Child Discipleship and Technology

What is technology doing to our children?

(Let me begin with a confession – I’m on the computer over 10 hours a day. I interrupt what I’m working on every time an email sounds; I’m continually checking Facebook and the status of this Blog. In the evenings I sit in front of the TV with my computer on my lap. I awake in the morning with anticipation of what I will find when I turn on the computer. I’m 67 and my brain is pretty well-formed, I was in my 40ties before computers were widely used – if it has such control over me, what is it doing to our children’s brains?)

If you are a Children’s Ministry leader are you providing the parents of the children you serve with the vital information they need in regard to both the dangers of and benefits of technology?

Is your Children’s Ministry adding to this onslaught of today’s culture?

Are you aware that research is showing there is negative neurological damage for children who spend hours a day on the computer, iPod, TV, etc.?

Learned skills that may be affected by today’s technology

  • Delayed Gratification
  • Adaptability
  • Face to face communication skills – difficulty with intimate relationships
  • Accountability
  • Self-soothing skills, coping skills
  • Concentration – persistence – attention span
  • Creativity
  • Memory and Learning are affected – when you don’t use a portion of the brain it is pruned off (How many phone numbers do you have memorized? In the “old” days you would have had many. How could this affect our memory of scripture for that day when it isn’t available to us?”)

Technology is here to stay – but let’s help our families learn to manage it, not be managed by it.

Below are articles with links for your own further personal study. These are just a few of what you can find on the internet.

“The average young person spends more than eight hours each day using technology (computers, PDAs, TV, videos), and much less time engaging in direct social contact. Our UCLA brain-scanning studies are showing that such repeated exposure to technology alters brain circuitry, and young developing brains (which usually have the greatest exposure) are the most vulnerable.”

“Scientists say juggling e-mail, phone calls and other incoming information can change how people think and behave. They say our ability to focus is being undermined by bursts of information.”

If this is true of adults whose brains are fully developed – what is it doing to a child’s brain?

“Typically, the concern about our dependence on technology is that it detracts from our time with family and friends in the real world. But psychologists have become intrigued by a more subtle and insidious effect of our online interactions. It may be that the immediacy of the Internet, the efficiency of the iPhone and the anonymity of the chat room change the core of who we are, issues that Dr. Aboujaoude explores in a book, “Virtually You: The Internet and the Fracturing of the Self,” to be released next year.”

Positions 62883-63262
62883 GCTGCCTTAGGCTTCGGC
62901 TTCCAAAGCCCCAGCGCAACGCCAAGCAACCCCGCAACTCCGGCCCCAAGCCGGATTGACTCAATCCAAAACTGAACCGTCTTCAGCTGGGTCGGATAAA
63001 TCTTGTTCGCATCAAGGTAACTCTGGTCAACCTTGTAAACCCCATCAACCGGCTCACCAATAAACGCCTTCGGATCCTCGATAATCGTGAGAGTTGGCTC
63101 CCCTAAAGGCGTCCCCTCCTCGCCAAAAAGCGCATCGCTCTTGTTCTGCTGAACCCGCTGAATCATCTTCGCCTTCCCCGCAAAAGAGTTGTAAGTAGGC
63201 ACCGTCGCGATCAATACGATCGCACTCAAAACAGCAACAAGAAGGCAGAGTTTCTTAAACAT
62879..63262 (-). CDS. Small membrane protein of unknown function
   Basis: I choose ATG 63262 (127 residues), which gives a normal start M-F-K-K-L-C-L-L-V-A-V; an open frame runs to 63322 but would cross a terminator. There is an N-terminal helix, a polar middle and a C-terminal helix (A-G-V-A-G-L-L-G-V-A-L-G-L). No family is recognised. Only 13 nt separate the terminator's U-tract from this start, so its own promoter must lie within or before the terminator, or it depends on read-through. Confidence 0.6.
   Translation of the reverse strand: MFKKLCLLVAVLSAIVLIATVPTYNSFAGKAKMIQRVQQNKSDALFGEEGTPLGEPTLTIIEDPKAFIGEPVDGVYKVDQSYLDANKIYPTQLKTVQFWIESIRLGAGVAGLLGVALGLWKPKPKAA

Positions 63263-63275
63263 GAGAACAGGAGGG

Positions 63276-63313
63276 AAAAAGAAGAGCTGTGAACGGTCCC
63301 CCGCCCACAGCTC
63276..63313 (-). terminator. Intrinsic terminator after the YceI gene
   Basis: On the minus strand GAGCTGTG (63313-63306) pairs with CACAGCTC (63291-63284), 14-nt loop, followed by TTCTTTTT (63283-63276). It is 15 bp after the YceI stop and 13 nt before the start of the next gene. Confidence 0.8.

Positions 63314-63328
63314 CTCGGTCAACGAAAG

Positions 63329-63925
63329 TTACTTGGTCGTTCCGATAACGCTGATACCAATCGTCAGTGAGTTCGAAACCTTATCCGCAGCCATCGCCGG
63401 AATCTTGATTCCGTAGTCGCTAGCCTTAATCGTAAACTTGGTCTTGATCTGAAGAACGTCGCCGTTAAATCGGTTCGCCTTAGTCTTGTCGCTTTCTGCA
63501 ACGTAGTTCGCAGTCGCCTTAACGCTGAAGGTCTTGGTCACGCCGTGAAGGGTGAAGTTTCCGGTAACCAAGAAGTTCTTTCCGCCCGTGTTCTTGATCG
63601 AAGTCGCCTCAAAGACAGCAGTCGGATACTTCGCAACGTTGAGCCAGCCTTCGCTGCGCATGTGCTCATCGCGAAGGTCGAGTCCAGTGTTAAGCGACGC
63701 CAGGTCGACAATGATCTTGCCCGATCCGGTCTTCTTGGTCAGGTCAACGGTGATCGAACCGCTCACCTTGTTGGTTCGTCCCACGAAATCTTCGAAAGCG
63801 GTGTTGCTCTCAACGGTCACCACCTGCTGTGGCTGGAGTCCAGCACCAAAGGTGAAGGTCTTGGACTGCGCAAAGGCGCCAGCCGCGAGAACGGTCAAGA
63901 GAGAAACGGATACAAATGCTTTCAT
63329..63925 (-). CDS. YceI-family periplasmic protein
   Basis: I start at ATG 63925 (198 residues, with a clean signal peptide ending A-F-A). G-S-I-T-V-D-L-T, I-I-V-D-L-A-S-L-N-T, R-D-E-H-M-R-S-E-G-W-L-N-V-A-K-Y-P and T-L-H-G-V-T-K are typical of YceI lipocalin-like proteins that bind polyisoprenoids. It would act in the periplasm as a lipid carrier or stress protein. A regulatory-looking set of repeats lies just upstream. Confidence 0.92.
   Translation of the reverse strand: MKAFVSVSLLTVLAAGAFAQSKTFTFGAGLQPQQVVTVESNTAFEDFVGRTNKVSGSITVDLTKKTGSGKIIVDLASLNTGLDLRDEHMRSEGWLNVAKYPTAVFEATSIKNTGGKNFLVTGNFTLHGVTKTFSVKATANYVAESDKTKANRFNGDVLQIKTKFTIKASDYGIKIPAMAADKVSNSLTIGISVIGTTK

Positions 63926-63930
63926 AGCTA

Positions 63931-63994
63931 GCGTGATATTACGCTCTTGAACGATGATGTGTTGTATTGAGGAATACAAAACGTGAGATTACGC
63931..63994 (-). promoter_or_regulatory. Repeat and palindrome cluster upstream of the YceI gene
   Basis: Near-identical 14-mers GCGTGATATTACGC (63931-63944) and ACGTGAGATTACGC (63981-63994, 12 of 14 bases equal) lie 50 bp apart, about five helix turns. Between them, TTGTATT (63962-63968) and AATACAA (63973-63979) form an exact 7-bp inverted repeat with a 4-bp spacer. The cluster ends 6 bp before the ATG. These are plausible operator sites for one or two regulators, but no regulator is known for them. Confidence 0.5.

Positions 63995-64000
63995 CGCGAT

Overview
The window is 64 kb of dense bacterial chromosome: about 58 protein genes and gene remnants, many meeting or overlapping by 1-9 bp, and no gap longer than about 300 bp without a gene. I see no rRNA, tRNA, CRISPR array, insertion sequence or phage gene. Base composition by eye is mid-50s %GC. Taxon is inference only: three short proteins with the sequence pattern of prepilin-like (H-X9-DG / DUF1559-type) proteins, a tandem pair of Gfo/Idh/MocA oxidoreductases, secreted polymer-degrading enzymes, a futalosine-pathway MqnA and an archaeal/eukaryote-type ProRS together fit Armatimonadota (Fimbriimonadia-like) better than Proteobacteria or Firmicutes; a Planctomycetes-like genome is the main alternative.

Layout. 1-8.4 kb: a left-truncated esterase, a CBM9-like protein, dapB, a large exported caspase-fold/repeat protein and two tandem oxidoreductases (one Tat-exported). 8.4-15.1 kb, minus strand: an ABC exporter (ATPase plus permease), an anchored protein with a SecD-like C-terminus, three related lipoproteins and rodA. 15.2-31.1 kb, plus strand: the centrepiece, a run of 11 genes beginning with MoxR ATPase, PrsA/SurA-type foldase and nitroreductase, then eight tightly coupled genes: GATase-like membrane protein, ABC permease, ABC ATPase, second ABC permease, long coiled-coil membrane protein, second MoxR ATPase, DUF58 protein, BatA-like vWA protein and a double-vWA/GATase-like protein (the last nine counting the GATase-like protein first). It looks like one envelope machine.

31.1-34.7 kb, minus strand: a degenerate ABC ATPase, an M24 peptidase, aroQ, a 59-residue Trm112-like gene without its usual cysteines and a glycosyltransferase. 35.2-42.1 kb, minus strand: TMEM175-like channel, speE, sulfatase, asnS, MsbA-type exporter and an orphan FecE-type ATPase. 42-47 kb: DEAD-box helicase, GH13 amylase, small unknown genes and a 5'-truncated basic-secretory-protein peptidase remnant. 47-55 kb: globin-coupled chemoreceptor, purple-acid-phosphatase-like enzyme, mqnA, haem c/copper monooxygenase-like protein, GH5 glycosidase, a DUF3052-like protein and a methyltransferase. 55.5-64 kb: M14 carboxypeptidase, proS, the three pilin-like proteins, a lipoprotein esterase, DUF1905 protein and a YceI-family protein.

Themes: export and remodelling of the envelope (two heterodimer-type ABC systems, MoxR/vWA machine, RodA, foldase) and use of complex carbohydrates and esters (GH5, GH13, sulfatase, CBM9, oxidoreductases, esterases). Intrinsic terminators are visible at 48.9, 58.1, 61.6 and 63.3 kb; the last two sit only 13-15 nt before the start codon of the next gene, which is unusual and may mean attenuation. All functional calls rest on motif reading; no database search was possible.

The statement below saddened me greatly. Though they see what it does to kids yet they use it more because it is easier for them. It fits with this So much of what we do with children we do for ourselves – we don’t love them enough to do what is best for them.

(Pretty harsh? Over the next few months analyze your own motivations in Children’s Ministry. Be aware of the feeling of power and coolness in having the latest technology available, of bragging that we have it in the children’s ministry for the kids.)

“But even as some parents and educators express unease about students’ digital diets, they are intensifying efforts to use technology in the classroom, seeing it as a way to connect with students and give them essential skills. Across the country, schools are equipping themselves with computers, Internet access and mobile devices so they can teach on the students’ technological territory.”

“Much of the concern about cellphones and instant messaging and Twitter has been focused on how children who incessantly use the technology are affected by it. But parents’ use of such technology — and its effect on their offspring — is now becoming an equal source of concern to some child-development researchers.”

“Multitasking messes with the brain in several ways. At the most basic level, the mental balancing acts that it requires—the constant switching and pivoting—energize regions of the brain that specialize in visual processing and physical coordination and simultaneously appear to shortchange some of the higher areas related to memory and learning. We concentrate on the act of concentration at the expense of whatever it is that we’re supposed to be concentrating on.”



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